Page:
Blindness makes the recitation of the Office a physical impossibility. Even very defective sight, although not total blindness, exempts from the obligation of saying the Office. In all such cases a formal declaration of exemption should be sought. Some theologians hold that such priests, if they have committed to memory a notable part of the psalms, should repeat that part from memory. The new psaltery makes such memorising an extremely difficult feat and no obligation for such a repetition from memory can be imposed.
Want of a Breviary excuses from the recitation of the Office. For example, if a priest setting out on a long journey forgets to take his Breviary or leaves it in a railway carriage, and cannot procure another, or cannot procure another without, great inconvenience, he is exempt from the obligation of his Office; and the omission being involuntary is sinless. The wilful casting away of a Breviary, as an excuse for not being able to read the Office, is gravely sinful; and unless the sinful desire be retracted there may be question of many mortal sins of wilful omission to fulfil the obligation, as the omissions are then wilful in cause. Priests travelling are unable sometimes to recite the proper Office of the day, as their Breviaries lack something (e.g., the proper prayer or the lessons of the second nocturn). The Sacred Congregation of Rites (December, 1854) decided “Sacerdos peregre profectus cui molesti difficiliorque esset officii recitatio cui et pauca desunt in libro officii praesentis, nempe oratio et legenda, valet de communi absque obligatione propria deinde ad supplementum recitandi... atque ita servari mandavit.” The psalms as arranged in the new psalter must always be said for a valid recitation of the Office (v. Divino Afflatu).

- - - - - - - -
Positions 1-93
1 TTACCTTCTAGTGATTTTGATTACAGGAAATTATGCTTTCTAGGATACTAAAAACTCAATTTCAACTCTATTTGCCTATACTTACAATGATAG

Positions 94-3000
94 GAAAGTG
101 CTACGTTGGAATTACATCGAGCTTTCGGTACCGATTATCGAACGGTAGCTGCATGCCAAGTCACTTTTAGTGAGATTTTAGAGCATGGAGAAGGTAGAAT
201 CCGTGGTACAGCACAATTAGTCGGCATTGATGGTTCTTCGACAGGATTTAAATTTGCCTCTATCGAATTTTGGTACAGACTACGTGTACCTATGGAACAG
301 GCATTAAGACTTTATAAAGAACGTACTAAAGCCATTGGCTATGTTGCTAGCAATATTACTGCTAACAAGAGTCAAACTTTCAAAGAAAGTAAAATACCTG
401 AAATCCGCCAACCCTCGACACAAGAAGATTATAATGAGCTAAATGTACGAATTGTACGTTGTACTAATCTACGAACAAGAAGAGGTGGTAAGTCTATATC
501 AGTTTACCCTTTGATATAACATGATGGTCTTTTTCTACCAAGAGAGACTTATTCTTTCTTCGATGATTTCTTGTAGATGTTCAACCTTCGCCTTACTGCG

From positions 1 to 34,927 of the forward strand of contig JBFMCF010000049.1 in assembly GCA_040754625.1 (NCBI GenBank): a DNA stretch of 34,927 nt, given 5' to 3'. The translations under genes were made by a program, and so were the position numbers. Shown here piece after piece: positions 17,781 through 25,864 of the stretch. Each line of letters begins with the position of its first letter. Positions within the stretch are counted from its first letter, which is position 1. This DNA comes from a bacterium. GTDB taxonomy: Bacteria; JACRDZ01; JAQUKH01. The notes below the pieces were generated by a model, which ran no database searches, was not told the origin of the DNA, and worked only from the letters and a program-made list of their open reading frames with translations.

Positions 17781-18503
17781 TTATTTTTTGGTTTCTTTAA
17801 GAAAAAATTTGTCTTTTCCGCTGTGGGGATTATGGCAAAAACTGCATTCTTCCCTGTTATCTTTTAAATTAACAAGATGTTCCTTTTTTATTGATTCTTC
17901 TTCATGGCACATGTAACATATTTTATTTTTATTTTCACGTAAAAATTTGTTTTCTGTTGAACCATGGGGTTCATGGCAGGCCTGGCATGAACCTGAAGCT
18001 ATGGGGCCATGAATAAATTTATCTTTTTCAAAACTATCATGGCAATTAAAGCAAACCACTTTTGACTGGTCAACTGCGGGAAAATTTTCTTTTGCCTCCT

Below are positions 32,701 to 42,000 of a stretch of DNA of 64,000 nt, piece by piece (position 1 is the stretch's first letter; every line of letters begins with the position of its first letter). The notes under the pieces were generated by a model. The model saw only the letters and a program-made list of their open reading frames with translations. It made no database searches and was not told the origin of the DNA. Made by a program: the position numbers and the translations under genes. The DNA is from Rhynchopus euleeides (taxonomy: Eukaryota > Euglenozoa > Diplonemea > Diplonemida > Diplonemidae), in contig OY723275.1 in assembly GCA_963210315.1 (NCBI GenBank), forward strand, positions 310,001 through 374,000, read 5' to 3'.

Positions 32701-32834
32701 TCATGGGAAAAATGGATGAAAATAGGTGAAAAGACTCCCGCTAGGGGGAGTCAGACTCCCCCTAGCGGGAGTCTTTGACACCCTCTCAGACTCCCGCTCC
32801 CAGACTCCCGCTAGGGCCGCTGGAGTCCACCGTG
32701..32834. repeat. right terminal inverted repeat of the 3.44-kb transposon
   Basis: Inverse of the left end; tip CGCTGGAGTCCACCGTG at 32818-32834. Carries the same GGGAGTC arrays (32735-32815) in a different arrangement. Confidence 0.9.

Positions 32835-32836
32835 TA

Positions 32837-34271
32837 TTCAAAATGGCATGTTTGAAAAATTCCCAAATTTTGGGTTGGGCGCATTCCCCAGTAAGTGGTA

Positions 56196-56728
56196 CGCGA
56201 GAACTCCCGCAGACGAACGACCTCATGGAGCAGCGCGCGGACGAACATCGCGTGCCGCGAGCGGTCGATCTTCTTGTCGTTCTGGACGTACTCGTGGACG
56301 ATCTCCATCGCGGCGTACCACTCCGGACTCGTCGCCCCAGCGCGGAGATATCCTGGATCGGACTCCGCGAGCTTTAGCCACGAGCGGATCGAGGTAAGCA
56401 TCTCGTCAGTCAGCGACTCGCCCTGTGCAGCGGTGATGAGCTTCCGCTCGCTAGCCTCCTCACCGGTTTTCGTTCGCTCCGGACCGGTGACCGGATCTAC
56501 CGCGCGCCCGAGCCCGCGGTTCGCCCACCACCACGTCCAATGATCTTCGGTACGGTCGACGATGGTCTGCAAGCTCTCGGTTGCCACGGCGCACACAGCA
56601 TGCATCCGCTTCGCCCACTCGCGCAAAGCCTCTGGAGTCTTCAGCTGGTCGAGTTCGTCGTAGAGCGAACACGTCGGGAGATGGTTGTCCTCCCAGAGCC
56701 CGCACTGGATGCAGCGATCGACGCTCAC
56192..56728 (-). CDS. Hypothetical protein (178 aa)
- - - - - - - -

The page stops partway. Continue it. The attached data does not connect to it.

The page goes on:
What is a priest bound to do, who from a grave cause cannot find time to recite the whole Office but only a part of it?
St. Alphonsus gives the rule, “If you can recite a part equivalent to a small Hour, you are bound to do so under pain of mortal sin. But if you cannot read or repeat a part equivalent to a small Hour, you are bound to nothing, as a part so small—less than a small Hour—taken separately, is considered inappreciable for the end the Church’s law of recitation has in view.”
Persons who are scrupulous about the recitation of the Hours should have help from their confessors, who should deal specifically with any of the scruples which arise in the daily task. Scruples generally concern the necessary intention, the necessary attention, pronunciation, and the time necessary for a good and faithful recitation of the canonical Hours. How should a confessor deal with scruples about intention? A confessor should tell a cleric, scrupulous in this point, that his fear is groundless and that by the very act of taking up his Breviary he expresses his